Deacon Evans “Smiley” Doway is now director of the shelter, which has provided transitional housing for 27 men and three women. The shelter is run by a board “not just made up of Catholics,” Abraham said. Current members are Annette Small, Vera Powell, Cheryl Jackson and Kayanne Callwood.

“We have had some success stories, and some have returned to the streets; they weren’t ready to do the job,” Abraham said. “We realized that we need more professionals who can better assess their mental health.”

Abraham is proud that several residents with substance abuse issues were able to successfully complete a rehabilitation program at the Village of Sainte-Croix. “They are doing very well,” he added.

But St. John’s homeless population continues to grow, and Abraham was looking for a place to build a larger facility. The opportunity arose when a structure was demolished on government property across from Courtesy Car Rental in Cruz Bay.

The property lease has been approved by the Senate Finance Committee and is now awaiting approval by the Legislative Assembly. The property is cramped, Abraham said, but an architect is currently working on a plan for a three-story structure that could accommodate 17 people when complete. A benefactor has come forward to fund the project, he added.

Meanwhile, Abraham said plans are moving forward to build a complex on 2.84 acres of land in Coral Bay which will include a chapel dedicated to Saint Therese, a residence for nuns, a community center and a facility to help the homeless population on the east end of the island.

The Catholic Church purchased the property – plot 6R-2-c – several years ago; however, after the diocese submitted plans to the Ministry of Planning and Natural Resources in 2021, church officials discovered that the property had been rezoned in 1987 from B-2 (Secondary Business) to C (Commercial .)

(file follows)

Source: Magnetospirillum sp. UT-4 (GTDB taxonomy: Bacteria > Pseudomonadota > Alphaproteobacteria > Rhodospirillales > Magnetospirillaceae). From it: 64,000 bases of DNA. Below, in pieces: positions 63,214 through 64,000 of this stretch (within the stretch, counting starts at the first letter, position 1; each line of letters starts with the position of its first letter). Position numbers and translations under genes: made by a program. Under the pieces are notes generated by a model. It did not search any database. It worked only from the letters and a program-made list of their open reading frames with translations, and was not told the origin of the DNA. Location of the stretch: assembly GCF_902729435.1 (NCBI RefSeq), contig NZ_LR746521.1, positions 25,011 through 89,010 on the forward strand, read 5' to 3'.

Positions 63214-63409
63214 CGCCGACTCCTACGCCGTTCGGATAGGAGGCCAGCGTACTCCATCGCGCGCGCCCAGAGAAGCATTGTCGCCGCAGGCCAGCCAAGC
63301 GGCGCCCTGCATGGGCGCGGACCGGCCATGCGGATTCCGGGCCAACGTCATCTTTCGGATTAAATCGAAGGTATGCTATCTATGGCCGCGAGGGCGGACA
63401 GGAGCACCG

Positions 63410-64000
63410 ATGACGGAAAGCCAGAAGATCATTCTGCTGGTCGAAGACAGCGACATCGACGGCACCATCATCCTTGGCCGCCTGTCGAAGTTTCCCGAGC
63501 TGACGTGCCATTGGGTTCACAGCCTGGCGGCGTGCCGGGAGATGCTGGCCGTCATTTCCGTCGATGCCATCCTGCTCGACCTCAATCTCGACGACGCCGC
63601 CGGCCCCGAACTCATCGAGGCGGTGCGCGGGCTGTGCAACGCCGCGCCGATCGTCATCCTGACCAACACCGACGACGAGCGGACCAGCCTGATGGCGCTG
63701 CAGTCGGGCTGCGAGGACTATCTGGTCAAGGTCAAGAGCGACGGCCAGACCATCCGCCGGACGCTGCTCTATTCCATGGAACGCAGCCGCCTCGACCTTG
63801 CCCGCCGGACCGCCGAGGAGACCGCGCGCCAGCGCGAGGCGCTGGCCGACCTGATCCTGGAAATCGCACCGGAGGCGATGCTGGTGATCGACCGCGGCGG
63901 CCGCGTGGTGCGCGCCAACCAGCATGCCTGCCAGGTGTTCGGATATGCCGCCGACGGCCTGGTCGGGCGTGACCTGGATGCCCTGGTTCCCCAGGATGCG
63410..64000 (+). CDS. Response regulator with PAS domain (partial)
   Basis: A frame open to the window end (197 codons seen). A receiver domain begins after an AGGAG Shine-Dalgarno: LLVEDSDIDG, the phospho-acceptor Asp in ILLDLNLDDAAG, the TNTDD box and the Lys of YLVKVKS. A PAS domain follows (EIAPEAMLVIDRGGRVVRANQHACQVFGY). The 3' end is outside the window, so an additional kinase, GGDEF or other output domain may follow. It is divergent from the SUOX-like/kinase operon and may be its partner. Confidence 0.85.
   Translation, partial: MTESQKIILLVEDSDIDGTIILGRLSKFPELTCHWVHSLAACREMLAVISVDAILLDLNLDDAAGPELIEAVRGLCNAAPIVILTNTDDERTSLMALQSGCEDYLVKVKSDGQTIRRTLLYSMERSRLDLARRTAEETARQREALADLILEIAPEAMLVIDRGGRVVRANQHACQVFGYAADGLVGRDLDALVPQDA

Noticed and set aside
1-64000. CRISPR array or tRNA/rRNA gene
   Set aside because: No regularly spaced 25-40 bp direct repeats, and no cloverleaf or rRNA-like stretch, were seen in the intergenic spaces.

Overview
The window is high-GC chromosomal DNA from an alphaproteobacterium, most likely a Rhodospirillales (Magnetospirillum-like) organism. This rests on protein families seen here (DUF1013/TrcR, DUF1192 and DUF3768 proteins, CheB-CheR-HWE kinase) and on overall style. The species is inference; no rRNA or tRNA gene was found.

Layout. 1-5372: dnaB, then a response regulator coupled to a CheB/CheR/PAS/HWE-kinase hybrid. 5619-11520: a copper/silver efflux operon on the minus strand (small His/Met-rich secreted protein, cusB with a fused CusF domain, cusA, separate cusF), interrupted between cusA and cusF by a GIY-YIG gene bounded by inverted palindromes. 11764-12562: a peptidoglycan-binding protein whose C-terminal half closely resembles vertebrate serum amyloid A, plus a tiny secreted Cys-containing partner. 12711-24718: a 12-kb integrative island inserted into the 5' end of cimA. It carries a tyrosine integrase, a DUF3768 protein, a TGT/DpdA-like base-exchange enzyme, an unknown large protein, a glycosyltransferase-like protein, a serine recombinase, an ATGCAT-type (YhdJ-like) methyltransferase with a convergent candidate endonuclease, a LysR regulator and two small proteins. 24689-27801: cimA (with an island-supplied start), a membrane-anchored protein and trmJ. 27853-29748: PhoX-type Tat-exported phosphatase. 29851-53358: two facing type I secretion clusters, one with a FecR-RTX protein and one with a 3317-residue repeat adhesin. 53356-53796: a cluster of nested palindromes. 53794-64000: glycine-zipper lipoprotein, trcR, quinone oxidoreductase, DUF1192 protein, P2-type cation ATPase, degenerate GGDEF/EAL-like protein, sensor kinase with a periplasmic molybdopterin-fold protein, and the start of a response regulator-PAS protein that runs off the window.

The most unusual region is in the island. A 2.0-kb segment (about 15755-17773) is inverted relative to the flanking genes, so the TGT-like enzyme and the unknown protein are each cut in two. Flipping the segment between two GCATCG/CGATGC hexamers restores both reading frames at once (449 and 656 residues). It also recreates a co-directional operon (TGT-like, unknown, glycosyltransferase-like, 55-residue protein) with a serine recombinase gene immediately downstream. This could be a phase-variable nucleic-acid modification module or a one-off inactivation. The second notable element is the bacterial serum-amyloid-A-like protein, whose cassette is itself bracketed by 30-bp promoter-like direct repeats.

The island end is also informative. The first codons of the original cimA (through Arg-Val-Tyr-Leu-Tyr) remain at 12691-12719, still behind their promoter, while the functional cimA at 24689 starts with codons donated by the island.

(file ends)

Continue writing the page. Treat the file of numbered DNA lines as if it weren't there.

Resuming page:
Although a church may be built on property zoned as a secondary business, a church is not permitted on property designated as commercial. After losing an appeal to the Land Use Appeal Board in March, the Catholic Diocese requested a zoning change to allow the construction of the chapel.

Abraham said the rezoning has been approved and two nuns are ready to move into the Coral Bay complex to manage the shelter once construction is complete. Deacon Michael Jackson Sr. coordinates construction projects.

Our Lady of Mount Carmel continues to work with Catholic charities of the Virgin Islands and other organizations to provide meals to the starving in St. John. Breakfast and lunch are served in the church hall and lunch is delivered to those in need in Coral Bay. Nearly 70 meals are served daily.

“I often say that the history of the Catholic Church deals with the marginalized in society,” Abraham said. “I don’t just want to sit and chat with pastors; I want to share love with those who need it.

Since arriving in St. John in 2011, “Father Anthony” – as he is known throughout the island – has found ways to reach out to the community. His efforts include involving St. John’s men in congregational leadership. (In addition to Doway and Jackson, Peter Laurencin and Cassius Mathurin serve as deacons.) Mass is held in Spanish on Sundays at 5:30 p.m. to include the Spanish-speaking community, and younger members of the congregation are encouraged to join in a variety activities for young people.

Friday’s concert will include performances by the church’s Youth Steel Band, the Quadrille Dancers, Ronald Lee Jr. and friends.